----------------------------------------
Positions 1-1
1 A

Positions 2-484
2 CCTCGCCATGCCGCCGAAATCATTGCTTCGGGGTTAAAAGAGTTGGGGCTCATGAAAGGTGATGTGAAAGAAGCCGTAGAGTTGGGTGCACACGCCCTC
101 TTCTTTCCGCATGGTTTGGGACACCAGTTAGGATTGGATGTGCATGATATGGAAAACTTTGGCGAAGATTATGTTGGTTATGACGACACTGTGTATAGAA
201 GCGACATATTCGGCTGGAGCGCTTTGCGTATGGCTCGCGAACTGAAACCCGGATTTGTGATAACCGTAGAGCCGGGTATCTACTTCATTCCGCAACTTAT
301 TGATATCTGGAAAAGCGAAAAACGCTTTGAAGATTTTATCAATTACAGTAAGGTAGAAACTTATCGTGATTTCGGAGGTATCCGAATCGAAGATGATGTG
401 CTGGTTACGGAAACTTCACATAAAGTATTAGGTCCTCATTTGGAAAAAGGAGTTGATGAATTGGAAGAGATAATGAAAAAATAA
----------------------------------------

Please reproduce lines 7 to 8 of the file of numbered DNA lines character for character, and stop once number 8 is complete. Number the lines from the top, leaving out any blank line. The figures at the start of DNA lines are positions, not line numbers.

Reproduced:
301 TGATATCTGGAAAAGCGAAAAACGCTTTGAAGATTTTATCAATTACAGTAAGGTAGAAACTTATCGTGATTTCGGAGGTATCCGAATCGAAGATGATGTG
401 CTGGTTACGGAAACTTCACATAAAGTATTAGGTCCTCATTTGGAAAAAGGAGTTGATGAATTGGAAGAGATAATGAAAAAATAA